How did a three-thousand-pound rock of “native copper”—meaning copper ore found in its pure form—end up in the archives of the Smithsonian Institution? In the early 1840s, the U.S. government facilitated the movement of the Ontonagon Boulder from deep within its resting place in Anishinaabewaki (the homeland of the Anishinaabeg) to well over a thousand miles away in Washington D.C. for public display. But how did this removal occur? And why did the U.S. government want to exhibit Anishinaabe wealth at the heart of the nation?1
In the early nineteenth century, many settler colonists and U.S. leaders took an active interest in acquiring and exhibiting the natural wealth of Indigenous territories. In August 1843, a Detroit hardware merchant named Julius Eldred arrived at Copper Harbor on the northern tip of the Keweenaw Peninsula—now the western half of the Upper Peninsula of the state of Michigan. A few days later, Eldred was traveling west along the southern shore of Lake Superior aboard the chartered schooner Algonquin, headed for the mouth of the Ontonagon River. Once there, he and his crew —“twenty white men . . . besides myself and some Indians”— hauled this one-and-a-half ton rock onto the ship. Eldred had spent the previous two summers moving the enormous mass roughly twenty-five miles from its ancient seat on the bank of the river’s western branch to the lake’s shore. Over the course of several months, Eldred and his team had maneuvered the boulder across the rugged terrain using chains, ropes, blocks, and a portable railway and railroad car made in Detroit for this purpose. Contemporaries were shocked by his success, calling it a “wild and reckless speculation, and one that very few would have undertaken, as it was very generally supposed an impossibility to remove it whole.” Indeed, as another local man put it, “Many predicted that he would fail in his effort … it was a matter of astonishment to us when we heard that he had reached the lake with the copper rock.”2
Eldred was far from the first non-Native person to try removing the boulder from Anishinaabe territory. He purchased the Ontonagon Boulder in the summer of 1841 from Okandikan, an ogimaa (leader) of the Ontonagon band of Anishinaabeg living on the southern shore of Gichigamiing (Lake Superior). They agreed to $45 immediately and $105 more once Eldred was successful. Okandikan probably expected Eldred to fail, too. Many members of the Ontonagon band regarded — and continue to regard — Misko-biiwaabik (copper), and the boulder in particular, as a powerful, animate object and an important source of sovereignty and spiritual wealth. Failure was, moreover, a reasonable prediction. Not only was Eldred unsuccessful in his removal attempts for two consecutive years, leading U.S. government officials had also tried and failed to remove the boulder. In 1826, Michigan territorial governor Lewis Cass and Indian Affairs Superintendent Thomas L. McKenney had hired twenty men to try to steal the boulder and bring it to Washington D.C. Ultimately, however, they were forced to abandon their attempt on account of “lofty mountains and gulfs that had to be passed over.” But the failure of Cass and McKenney did little to squelch the interests of settler colonists and the U.S. government in the capture and display of Anishinaabe copper.3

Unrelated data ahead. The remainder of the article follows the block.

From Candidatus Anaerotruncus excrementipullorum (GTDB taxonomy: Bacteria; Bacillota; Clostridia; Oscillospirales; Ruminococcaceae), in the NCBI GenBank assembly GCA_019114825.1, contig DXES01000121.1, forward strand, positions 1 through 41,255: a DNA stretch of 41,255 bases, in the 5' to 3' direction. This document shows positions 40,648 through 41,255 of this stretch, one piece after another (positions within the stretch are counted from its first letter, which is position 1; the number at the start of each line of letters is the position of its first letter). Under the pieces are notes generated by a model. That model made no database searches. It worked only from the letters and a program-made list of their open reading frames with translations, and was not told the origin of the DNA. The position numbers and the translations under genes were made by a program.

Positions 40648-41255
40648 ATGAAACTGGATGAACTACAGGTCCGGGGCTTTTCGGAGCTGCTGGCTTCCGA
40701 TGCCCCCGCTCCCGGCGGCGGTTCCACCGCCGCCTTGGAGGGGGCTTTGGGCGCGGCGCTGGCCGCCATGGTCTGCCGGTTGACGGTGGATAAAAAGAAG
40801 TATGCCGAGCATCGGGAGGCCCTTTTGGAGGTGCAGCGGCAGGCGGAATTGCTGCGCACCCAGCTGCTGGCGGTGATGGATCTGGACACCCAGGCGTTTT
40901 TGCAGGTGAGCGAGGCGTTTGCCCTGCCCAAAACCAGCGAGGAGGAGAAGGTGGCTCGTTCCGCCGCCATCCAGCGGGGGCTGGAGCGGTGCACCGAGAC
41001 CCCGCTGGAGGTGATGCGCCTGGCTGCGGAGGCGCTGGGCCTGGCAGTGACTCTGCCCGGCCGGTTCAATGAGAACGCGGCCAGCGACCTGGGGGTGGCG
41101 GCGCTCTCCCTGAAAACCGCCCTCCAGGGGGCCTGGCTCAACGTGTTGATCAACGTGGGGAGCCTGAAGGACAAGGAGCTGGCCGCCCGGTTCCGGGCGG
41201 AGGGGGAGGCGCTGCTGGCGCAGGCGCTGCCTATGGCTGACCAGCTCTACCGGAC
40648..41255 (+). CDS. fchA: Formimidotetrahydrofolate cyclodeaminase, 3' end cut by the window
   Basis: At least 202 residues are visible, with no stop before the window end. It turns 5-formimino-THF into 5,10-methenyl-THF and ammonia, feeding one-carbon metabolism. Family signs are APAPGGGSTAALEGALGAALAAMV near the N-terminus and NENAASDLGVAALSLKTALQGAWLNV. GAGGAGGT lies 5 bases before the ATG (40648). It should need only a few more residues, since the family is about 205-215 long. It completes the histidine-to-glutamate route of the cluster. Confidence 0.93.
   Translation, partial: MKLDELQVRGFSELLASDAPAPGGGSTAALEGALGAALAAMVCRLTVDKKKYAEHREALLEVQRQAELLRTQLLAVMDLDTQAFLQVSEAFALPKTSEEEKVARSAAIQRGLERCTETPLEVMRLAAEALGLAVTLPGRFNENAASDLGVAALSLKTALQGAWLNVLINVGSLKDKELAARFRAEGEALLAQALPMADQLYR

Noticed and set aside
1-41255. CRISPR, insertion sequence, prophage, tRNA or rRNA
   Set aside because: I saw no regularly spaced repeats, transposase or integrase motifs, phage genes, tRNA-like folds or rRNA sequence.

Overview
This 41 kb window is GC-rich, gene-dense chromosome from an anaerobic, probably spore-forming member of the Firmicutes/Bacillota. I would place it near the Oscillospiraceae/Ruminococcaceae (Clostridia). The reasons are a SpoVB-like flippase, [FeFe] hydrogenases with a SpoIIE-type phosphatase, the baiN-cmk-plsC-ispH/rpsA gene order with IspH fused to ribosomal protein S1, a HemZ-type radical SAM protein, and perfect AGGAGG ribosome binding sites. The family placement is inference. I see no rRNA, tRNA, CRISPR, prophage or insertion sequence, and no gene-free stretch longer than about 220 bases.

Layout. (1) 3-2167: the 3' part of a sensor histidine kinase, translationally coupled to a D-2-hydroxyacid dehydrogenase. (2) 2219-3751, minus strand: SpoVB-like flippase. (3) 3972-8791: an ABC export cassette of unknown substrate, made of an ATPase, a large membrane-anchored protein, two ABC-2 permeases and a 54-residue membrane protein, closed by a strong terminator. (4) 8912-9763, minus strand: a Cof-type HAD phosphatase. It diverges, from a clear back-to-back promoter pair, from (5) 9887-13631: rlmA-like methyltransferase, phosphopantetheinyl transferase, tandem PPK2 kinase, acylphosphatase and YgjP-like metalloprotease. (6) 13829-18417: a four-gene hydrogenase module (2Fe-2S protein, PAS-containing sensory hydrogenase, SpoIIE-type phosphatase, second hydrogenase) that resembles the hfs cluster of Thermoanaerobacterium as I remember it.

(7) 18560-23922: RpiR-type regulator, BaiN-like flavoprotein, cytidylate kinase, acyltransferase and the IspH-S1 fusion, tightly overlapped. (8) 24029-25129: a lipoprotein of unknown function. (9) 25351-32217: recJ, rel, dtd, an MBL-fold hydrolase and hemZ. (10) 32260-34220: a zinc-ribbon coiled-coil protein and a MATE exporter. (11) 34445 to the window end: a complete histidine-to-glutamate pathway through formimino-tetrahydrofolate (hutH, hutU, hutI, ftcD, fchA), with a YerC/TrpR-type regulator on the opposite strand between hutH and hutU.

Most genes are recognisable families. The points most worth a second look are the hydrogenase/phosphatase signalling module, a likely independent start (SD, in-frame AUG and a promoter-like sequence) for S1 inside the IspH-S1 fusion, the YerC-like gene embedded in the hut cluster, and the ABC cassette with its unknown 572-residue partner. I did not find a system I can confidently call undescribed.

What could have possibly motivated such endeavors? It was not the market value of the metal itself. As Captain Maynadier of the Ordnance Bureau put it, the “celebrated boulder of copper . . . [was] desirable chiefly upon other considerations than those of its mere commercial value,” which the anthropologist Charles Moore later estimated to be no more than $600. If successful in his efforts, Eldred expected to not only recuperate his expenses—which amounted to several thousand dollars—but to make a fortune from its public exhibition in Detroit. Decades of travelers’ accounts had transformed the Ontonagon Boulder into a widely known curiosity and wonder speculated to be the largest mass of “native copper ” in the world. Many also regarded it as a premonition of future subterranean fortunes should the U.S. government ever successfully extinguish Native title to the land. Political leaders such as Cass, McKenney, and Secretary of War James M. Porter wanted the copper rock taken from its resting place beyond the territorial edge of the country and moved to Washington, D.C., for public display. There this mass of raw, useful metal would remain “a monument of wonder for all future time” and encapsulate for onlookers the promise of an imperial state with continent-sized political and economic aspirations. To the many early nineteenth-century advocates of an economically independent and industrially ascendant United States, the boulder offered a spectacular confirmation of the extractive potential of unclaimed Indigenous lands. U.S. officials referred to it as a “beautiful and splendid specimen of the mineral wealth of the ‘Far West.’” At the same time, they called it an “extraordinary specimen of the mineral riches of our country,” despite the continued insistence by Anishinaabe leaders that their land and wealth had not been ceded to the United States.4
Eldred’s journey had brought him into the heart of Anishinaabewaki, where Anishinaabe doodemag (bands) had successfully undermined decades of efforts by U.S. leaders to acquire their land and wealth. At a treaty at La Pointe in 1842, Anishinaabe ogimaag agreed to lease their copper-rich land to the United States for mining while being careful to ensure that they retained their right to live, hunt, fish, and gather on their land and would not face the threat of dispossession like so many other Indigenous nations. Despite their promises, the U.S. government tried to forcibly remove Anishinaabe communities from their resource-rich homeland within the decade. They failed to do so, however. In 1854, after more than a decade of organizing against the expropriative aspirations of the United States, the Lake Superior Anishinaabeg successfully secured permanent reservations within their homeland. But these reservations excluded the lands rich with copper ore—soon to become the largest source of mined copper in the United States. For this reason, the Ojibwe historian Erik Redix concluded that U.S. acquisition of Anishinaabe copper lands was “tantamount to robbery.”5